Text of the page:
A robust, erect shrub up to 1.8 m tall. Branches very leafy with numerous short side branches. Capitula in thick finger-like terminal spikes of up to 150 mm long and 20 mm in diameter. Florets white. Distributed in the Western Cape up to Matjiesfontein in the north and Uniondale in the east; also in the Eastern Cape as far as Uitenhage, growing on moist mountain fynbos slopes at altitudes of 100-1 200 m and flowering from August to November.
S.cyathuloides S. cyathuloides
Erect or procumbent shrub up to 0.8 m tall, becoming straggly with age. Leaves variable: from ericoid to broad and flat. Capitula in terminal heads of up to 25 mm in diameter. Florets white or pink. Cypselas hairy. Distributed in the Western Cape south of the Langeberg Mountain Range from the Peninsula to Albertinia, growing on flats and mountainous coastal areas below 500 m and flowering from November to January.
Stoebe muirii S. muirii-krulblaarslangbos
Low, spreading shrubs up to 0.8 m tall. Branches often in whorls and candelabrum-like. Leaves greyish, densely hairy, flat, curling inwards. Capitula in terminal spikes up to 40 mm long and 10 mm wide. Florets bright pink. Distributed around Stilbaai and Bredasdorp along the coast on limestone ridges below 100 m. A very attractive foliage plant, it is becoming more prolific along roadsides. It flowers from March to April.
S nervigera S. nervigera-steekblaarslangbos
Small, erect, stiffly branched, rigid shrublets up to 0.3 m tall. Leaves not twisted, pungent, with a prominent midrib. Capitula loosely arranged in small numbers, bracts up to 8 mm long. Florets white, deeply lobed. Distributed in the Western Cape with disjunct distributions around Riversdale and Albertinia in the east and Rocher Pan in the northwest, growing in deep sand or gravel on sandy flats from sea level to 900 m and flowering from March to April.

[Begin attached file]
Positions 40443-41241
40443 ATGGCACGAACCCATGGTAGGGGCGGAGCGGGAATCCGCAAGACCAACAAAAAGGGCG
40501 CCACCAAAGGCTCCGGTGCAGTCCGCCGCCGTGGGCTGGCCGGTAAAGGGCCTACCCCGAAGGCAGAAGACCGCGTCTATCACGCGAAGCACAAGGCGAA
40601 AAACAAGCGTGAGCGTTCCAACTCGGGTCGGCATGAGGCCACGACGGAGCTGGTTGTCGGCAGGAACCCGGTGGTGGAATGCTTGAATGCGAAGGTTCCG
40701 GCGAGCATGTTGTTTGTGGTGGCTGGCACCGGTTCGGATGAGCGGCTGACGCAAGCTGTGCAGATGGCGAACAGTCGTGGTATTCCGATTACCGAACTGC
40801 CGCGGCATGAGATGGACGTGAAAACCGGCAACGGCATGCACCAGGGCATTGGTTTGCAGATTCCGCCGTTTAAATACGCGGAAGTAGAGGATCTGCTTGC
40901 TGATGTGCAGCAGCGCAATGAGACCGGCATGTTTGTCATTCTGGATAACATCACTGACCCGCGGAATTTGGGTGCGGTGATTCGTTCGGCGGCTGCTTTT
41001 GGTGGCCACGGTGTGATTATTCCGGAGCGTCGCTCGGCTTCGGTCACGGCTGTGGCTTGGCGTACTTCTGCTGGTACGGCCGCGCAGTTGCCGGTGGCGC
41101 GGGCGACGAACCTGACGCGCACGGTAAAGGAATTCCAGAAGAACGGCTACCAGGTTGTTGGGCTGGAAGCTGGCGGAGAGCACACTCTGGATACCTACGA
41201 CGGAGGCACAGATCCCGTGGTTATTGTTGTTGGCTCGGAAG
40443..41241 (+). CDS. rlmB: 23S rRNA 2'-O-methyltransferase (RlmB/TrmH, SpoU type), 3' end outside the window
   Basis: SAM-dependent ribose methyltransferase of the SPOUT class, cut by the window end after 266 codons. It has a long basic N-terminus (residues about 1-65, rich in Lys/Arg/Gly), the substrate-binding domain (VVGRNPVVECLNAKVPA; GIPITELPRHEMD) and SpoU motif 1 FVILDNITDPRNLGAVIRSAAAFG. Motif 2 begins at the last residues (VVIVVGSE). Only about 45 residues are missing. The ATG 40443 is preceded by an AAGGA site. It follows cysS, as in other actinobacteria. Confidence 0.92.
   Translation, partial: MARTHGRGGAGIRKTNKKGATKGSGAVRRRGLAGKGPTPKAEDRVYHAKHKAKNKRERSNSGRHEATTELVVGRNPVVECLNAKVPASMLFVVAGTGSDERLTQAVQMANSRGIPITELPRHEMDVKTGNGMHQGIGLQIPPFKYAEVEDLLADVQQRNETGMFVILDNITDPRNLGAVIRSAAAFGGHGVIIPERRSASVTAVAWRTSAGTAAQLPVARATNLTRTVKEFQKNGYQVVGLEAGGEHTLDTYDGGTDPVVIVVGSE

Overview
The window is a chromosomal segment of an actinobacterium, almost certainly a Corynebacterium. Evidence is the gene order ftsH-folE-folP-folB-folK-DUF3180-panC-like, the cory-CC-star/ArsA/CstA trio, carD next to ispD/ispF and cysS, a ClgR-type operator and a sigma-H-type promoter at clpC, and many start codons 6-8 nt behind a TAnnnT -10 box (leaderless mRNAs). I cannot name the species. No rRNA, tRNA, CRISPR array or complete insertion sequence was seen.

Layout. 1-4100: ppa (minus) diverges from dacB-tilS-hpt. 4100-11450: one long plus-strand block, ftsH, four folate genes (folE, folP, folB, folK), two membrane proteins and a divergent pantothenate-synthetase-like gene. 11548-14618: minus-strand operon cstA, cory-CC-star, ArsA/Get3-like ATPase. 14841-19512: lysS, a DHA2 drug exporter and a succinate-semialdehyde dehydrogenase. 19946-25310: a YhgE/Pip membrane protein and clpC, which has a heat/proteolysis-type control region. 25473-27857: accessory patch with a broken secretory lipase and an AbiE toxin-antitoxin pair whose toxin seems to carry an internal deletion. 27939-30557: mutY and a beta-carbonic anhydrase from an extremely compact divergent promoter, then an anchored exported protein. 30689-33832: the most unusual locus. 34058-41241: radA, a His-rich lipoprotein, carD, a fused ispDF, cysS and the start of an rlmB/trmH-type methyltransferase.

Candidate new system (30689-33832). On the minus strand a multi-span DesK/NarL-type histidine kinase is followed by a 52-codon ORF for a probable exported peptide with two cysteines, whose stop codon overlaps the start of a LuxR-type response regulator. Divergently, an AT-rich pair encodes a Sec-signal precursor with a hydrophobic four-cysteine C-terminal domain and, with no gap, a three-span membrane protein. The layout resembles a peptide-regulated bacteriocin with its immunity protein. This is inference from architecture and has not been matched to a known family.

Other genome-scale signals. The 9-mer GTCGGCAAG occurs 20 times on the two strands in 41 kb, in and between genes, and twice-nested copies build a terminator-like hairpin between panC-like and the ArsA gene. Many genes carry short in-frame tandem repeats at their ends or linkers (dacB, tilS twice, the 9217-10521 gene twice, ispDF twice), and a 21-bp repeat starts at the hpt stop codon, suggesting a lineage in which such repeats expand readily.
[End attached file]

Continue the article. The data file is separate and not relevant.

S.rosea S. rosea
Much-branched, densely leafy shrub up to 0.5 m tall. Leaves rigid, ericoid, keeled with a prominent midrib, tips pungent. Capitula in very dense, terminal round inflorescences. Florets bright pink with small incurved lobes. Pappus prominently displayed. Endemic to the Cape Peninsula. Known only from two localities: Constantiaberg and Rooihoogte (Cape of Good Hope Nature Reserve), growing in rocky ridges below 600 m and flowering from January to February.
S. schultzii
Wiry, profusely branched shrublet up to 0.3 m tall. Leaves very small, diamond-shaped, tightly pressed to the stems, with fringed margins. Capitula in small or larger terminal inflorescences of up to 15 mm diameter. Florets white or pink. Distributed in the Western Cape from De Hoop and Bredasdorp to Gans Bay and inland to Caledon, often in seasonally moist areas and along roadsides and flowering from October to November.

In the Garden
Many of the species have horticultural potential as foliage or bedding plants, but this potential has yet to be explored. See Seriphium plumosum for more information regarding cultivation.


  • Jackson, W.P.U. 1990. Origins and meanings of names of South African plant genera. Ecolab, Botany Department, University of Cape Town.
  • Koekemoer, M. 2002. Systematics of the Metalasia group in the Relhaniinae (Asteraceae-Gnaphalieae). Unpublished Ph.D. thesis. Rand Afrikaans University, Johannesburg.
  • Rees, A. 1819. The Cyclopedia or Universal Dictionary of Arts, Science and Literature 34. London.

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    National Herbarium